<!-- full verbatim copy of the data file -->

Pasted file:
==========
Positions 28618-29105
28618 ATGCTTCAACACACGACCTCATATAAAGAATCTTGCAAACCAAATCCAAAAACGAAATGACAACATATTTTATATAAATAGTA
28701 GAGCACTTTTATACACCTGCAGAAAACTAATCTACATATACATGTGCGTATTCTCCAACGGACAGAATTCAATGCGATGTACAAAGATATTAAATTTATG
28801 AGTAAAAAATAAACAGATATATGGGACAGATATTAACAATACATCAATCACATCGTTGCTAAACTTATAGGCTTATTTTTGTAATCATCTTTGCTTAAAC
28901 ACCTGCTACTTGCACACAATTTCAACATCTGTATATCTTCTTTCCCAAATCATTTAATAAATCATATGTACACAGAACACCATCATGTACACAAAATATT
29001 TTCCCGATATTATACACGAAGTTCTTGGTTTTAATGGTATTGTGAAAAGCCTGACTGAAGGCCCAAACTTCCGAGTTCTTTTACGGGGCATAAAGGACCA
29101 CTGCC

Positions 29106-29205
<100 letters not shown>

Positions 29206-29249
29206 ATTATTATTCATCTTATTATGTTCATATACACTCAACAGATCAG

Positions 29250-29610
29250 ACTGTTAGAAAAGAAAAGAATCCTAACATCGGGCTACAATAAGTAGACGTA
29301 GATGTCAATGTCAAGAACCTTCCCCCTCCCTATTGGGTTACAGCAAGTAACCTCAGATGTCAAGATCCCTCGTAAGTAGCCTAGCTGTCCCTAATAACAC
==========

Positions 28618-29105
28618 ATGCTTCAACACACGACCTCATATAAAGAATCTTGCAAACCAAATCCAAAAACGAAATGACAACATATTTTATATAAATAGTA
28701 GAGCACTTTTATACACCTGCAGAAAACTAATCTACATATACATGTGCGTATTCTCCAACGGACAGAATTCAATGCGATGTACAAAGATATTAAATTTATG
28801 AGTAAAAAATAAACAGATATATGGGACAGATATTAACAATACATCAATCACATCGTTGCTAAACTTATAGGCTTATTTTTGTAATCATCTTTGCTTAAAC
28901 ACCTGCTACTTGCACACAATTTCAACATCTGTATATCTTCTTTCCCAAATCATTTAATAAATCATATGTACACAGAACACCATCATGTACACAAAATATT
29001 TTCCCGATATTATACACGAAGTTCTTGGTTTTAATGGTATTGTGAAAAGCCTGACTGAAGGCCCAAACTTCCGAGTTCTTTTACGGGGCATAAAGGACCA
29101 CTGCC

Positions 29106-29205
<100 letters not shown>

Positions 29206-29249
29206 ATTATTATTCATCTTATTATGTTCATATACACTCAACAGATCAG

Positions 29250-29610
29250 ACTGTTAGAAAAGAAAAGAATCCTAACATCGGGCTACAATAAGTAGACGTA
29301 GATGTCAATGTCAAGAACCTTCCCCCTCCCTATTGGGTTACAGCAAGTAACCTCAGATGTCAAGATCCCTCGTAAGTAGCCTAGCTGTCCCTAATAACAC